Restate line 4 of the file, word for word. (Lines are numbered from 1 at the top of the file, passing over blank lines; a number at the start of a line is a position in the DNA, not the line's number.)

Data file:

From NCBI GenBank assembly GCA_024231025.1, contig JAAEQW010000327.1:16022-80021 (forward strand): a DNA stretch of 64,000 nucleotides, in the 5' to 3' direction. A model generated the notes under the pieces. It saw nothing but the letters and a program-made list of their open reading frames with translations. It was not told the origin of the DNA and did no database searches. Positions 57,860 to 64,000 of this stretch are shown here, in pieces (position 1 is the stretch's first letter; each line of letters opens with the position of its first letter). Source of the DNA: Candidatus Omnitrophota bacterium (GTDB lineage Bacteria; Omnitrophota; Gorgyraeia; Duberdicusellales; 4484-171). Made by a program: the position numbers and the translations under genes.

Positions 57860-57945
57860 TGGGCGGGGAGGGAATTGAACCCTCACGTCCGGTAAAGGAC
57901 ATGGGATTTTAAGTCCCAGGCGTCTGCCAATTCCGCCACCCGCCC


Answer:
57901 ATGGGATTTTAAGTCCCAGGCGTCTGCCAATTCCGCCACCCGCCC